Michaelangelo Matos, “Sleeping in Between the Two of Us: ‘When You Were Mine’”
Prince expert, electronic music smartie, and class-A presenter Michaelangelo Matos gave us a look into not just the genesis of this key track from Prince’s Dirty Mind album, but the larger context surrounding it: from the sniping with then-tourmate Rick James to the conservative pop and black radio music landscape into which it landed. Fave quote, Rick James on Prince, calling him a “little science fiction creep.”

Tom Kipp, “From the Old Chisholm Trail to the Nearest Circle K and from Actionable Offenses to Metallic K.O.: Exploring ‘The Filthy Song’ in Recorded Music!”
With his genteel appearance, including a nice shirt and tie, you’d have never guessed that Tom Kipp was about to unleash a filthy, filthy torrent of song onto us… and perhaps on some of the kids, families and other museum-goers just outside our open-air/no-real-walls session space. Exploring songs with lyrical content not just dirty, but gleefully so, Tom played a high-volume musical montage of highlights including “Cocksucker Blues” and the Marianne Faithfull classic “Why D’ya Do It?” before launching into his own teenage band’s lo-fi, expletive-filled song about exploits in and around a Circle K. The best part, though, was one question in the Q&A after the panel, which went something like this:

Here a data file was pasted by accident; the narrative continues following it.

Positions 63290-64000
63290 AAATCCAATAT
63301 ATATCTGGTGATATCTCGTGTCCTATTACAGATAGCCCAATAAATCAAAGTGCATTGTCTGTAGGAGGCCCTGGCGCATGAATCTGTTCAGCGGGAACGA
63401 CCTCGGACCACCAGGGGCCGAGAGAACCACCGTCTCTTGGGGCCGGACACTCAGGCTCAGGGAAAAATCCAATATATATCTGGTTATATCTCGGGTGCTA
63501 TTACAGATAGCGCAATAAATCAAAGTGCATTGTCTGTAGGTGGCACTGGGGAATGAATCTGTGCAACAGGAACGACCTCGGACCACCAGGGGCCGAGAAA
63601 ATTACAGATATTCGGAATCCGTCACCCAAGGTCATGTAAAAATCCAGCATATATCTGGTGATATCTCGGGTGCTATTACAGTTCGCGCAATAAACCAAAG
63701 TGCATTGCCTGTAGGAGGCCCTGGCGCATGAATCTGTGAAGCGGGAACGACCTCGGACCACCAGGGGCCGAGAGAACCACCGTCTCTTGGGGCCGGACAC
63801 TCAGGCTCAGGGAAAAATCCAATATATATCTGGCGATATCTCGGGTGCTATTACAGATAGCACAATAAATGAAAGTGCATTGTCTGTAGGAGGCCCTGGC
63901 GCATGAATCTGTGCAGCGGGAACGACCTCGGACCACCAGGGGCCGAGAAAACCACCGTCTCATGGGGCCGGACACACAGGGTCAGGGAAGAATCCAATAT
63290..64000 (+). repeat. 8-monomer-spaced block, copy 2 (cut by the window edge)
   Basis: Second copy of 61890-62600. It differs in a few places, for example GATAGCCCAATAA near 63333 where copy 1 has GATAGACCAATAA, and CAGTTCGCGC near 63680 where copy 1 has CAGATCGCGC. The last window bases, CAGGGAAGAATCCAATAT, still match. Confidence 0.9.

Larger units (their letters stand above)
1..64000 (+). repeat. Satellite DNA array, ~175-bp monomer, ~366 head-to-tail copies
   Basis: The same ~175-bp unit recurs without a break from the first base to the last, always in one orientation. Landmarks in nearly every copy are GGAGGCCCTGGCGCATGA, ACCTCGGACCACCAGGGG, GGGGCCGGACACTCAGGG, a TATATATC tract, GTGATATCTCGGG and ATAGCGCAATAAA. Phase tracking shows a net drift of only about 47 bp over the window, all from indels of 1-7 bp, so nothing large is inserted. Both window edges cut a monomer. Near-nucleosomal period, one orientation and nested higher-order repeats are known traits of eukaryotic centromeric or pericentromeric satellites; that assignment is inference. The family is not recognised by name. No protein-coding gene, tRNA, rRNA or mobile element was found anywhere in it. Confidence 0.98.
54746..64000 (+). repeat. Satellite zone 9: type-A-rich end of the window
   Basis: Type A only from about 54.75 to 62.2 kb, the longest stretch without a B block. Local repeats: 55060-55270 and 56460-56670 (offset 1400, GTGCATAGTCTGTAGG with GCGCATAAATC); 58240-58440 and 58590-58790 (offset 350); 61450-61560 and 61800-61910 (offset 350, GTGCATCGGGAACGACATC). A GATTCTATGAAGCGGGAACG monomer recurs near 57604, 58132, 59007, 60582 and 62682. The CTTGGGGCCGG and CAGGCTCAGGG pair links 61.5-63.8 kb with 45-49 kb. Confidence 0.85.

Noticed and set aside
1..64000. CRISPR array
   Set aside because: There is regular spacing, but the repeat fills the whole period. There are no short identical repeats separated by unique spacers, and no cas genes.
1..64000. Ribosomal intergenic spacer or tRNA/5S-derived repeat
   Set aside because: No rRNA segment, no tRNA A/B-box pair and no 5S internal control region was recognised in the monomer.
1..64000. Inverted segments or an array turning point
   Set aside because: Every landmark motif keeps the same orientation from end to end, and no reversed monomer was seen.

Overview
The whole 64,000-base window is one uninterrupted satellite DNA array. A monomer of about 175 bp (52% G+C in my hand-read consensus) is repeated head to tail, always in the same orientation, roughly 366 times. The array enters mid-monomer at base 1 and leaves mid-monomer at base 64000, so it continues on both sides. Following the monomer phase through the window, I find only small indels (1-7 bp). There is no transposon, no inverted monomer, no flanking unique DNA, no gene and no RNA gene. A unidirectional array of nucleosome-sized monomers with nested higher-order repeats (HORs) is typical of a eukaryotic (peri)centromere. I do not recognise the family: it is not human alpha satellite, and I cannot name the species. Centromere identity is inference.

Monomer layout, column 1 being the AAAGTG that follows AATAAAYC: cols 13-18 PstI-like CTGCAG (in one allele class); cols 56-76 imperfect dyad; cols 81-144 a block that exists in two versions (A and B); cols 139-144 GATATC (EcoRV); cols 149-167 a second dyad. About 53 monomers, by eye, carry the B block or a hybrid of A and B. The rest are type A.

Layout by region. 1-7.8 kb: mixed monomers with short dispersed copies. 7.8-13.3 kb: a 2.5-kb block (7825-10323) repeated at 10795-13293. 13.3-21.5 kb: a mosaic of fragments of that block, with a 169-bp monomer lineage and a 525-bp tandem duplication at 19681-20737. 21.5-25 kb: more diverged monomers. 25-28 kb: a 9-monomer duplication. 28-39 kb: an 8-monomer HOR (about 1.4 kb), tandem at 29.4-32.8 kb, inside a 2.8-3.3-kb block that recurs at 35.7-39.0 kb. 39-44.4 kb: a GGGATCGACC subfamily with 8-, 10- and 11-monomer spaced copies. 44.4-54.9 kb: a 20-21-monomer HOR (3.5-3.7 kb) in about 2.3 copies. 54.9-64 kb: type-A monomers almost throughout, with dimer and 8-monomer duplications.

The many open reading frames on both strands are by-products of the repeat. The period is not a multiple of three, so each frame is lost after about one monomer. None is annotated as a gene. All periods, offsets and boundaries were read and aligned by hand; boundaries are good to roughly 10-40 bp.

Audience member: "I have to ask: what were you on when you wrote/recorded that song?"

Tom: "I was 18, a virgin, and had never smoked, drank or snorted anything before."

Audience member: "That makes it even better!"


Even though there was another set of sessions to follow, post-diner food coma caused me to retreat. After all, the weekend has just begun.

Step Forward

You can never truly escape your past, but should you try?

This is the dilemma central to “The Memory Museum,” a song from the forthcoming album by Lightning In A Twilight Hour. Wanting to remember the good things, without wallowing in the past, lest you get trapped behind one of those glass cases, staring ever inward.

It’s a theme that singer/songwriter Bobby Wratten illuminates with a clarity that stopped me in my tracks the first time I heard this track. Because I also try to avoid falling down the memory hole, as comfortable as I am tracing its edges. But it’s tempting… as time passes, it continues to fill.

Being present is so hard
When more and more
Our memories are what we are

A drum machine propels us forward, with a soft shimmer of chiming synths and guitars setting the stage for Wratten’s pensive vocals, familiar to any of those with collections stocked with records from his previous bands (The Field Mice, Trembling Blue Stars). Vocalist Beth Arzy provides both counterpoint and chorus, whispering of what was and what is.

Then a meandering bass line sneaks in just before the chorus, gently piercing the atmospheric haze and looping us towards other possibilities, paths forward.

In the end
Shouldn’t you at least try to
Only ever look ahead?
Look ahead

As nice as it is to put on those old Field Mice records sometimes, I do want to look ahead, not wallow in the love-besotted/lovelorn twentysomethingness that Wratten, in his own twentysomethingness, captured so well at that time. So I’m putting down the needle on a record without a worn groove, reveling in the crackle of the needle and the static electrical spark of the new.